Officials impeded probe of ex-chief, CIA says

Deutch had stored secret files on his personal computers

February 01, 2000|By NEW YORK TIMES NEWS SERVICE

WASHINGTON -- Top CIA officials impeded an internal investigation into evidence that the agency's former director, John M. Deutch, mishandled large volumes of secret material, a classified report by the agency's inspector general concludes.

The report details a series of actions by the agency's former executive director and general counsel that it says "had the effect of delaying a prompt and thorough investigation of this matter."

It asserts that George J. Tenet, the agency's current director and Deutch's top deputy, should have done more to "forcefully ensure" that the case was properly investigated. But the report also says that Tenet said he had given instructions that the investigation go forward unimpeded.

The report did not accuse Tenet or his aides of violating any laws in their handling of the incident. But at the inspector general's recommendation, the CIA has set up a panel to examine whether Tenet and other top officials handled the case appropriately.

The investigation of Deutch began in December 1996, as he was leaving office. According to the inspector general's report, CIA computer security specialists discovered he had placed large volumes of classified material on personal computers in his home, including information about some of the government's most sensitive covert operations.

Thats was a possible violation of agency rules and federal law, but the report says an inquiry by security officials was effectively shelved after a few months. The CIA did not tell the Justice Department about the case for more than a year.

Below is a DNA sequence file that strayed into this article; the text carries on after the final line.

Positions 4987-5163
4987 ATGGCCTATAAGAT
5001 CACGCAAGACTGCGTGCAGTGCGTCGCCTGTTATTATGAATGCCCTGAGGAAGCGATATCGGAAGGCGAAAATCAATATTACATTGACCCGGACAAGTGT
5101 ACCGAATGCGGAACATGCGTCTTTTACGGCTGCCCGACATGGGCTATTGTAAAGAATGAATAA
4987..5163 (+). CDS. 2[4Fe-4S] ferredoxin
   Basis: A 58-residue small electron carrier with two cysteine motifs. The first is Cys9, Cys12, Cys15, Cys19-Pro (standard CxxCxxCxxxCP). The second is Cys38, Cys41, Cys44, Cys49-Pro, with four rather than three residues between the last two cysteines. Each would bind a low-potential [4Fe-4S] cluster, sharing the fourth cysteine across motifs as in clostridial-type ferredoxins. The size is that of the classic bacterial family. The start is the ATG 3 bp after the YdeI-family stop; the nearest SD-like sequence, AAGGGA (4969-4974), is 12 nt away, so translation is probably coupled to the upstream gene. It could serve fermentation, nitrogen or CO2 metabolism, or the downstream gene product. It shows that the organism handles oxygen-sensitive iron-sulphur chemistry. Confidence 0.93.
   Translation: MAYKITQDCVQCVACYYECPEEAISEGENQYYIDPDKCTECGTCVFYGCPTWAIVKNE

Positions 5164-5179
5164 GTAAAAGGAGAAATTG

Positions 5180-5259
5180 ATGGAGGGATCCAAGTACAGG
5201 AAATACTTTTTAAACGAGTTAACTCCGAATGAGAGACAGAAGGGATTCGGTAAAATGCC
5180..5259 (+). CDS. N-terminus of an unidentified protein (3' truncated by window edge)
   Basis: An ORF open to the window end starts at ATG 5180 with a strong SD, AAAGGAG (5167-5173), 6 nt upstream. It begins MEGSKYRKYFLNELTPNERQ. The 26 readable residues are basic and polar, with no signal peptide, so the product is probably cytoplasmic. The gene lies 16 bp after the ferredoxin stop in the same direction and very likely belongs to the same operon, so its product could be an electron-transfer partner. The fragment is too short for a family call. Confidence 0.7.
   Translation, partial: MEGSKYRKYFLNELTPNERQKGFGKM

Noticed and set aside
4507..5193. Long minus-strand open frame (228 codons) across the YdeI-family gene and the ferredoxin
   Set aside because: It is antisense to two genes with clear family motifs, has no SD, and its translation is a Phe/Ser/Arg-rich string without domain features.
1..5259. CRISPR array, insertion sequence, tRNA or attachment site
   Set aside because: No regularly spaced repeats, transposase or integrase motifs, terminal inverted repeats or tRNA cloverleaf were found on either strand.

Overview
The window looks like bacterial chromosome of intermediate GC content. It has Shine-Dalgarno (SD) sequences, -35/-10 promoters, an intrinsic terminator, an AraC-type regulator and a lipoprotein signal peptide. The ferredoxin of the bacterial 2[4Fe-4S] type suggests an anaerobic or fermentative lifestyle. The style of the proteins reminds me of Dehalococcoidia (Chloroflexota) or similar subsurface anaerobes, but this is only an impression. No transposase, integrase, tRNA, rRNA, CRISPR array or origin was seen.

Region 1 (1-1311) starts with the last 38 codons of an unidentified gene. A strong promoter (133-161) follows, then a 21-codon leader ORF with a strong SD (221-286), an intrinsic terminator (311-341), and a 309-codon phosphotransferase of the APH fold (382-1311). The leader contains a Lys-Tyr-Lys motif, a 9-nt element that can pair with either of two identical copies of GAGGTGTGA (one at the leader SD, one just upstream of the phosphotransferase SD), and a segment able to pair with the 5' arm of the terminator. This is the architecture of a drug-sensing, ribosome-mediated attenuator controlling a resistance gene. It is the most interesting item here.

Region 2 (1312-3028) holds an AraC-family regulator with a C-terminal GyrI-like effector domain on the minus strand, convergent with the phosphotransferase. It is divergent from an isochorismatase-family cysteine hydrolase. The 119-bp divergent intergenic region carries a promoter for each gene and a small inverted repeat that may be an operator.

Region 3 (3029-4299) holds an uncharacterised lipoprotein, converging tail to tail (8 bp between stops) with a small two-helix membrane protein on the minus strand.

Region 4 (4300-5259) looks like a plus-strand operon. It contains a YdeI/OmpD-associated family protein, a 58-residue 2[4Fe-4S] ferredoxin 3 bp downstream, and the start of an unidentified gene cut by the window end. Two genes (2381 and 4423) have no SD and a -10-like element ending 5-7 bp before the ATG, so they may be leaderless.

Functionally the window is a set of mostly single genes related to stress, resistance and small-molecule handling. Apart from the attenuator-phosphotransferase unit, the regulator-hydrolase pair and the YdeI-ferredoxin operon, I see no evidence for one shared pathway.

The inspector general did so in early 1998, after an agency employee complained to the inspector general's office that the inquiry had not been properly handled, according to officials knowledgeable about the investigation.

Tenet learned of the possible security breach almost immediately but did not move to reprimand Deutch until the inspector general had notified the Justice Department of a possible violation and completed his report on how the case had been handled inside the CIA.

After reviewing the case, the Justice Department decided in April not to prosecute Deutch, who lost his security clearances. He issued a statement in August apologizing for his actions.

The inspector general's report discloses that three days after Deutch learned that his computer practices were under review, he deleted more than 1,000 classified files from his personal computers. The report also says that Deutch declined to be interviewed by the CIA's security officials.

The inspector general found no evidence that the classified material on Deutch's computers was obtained by another country, although there was no way to be certain.

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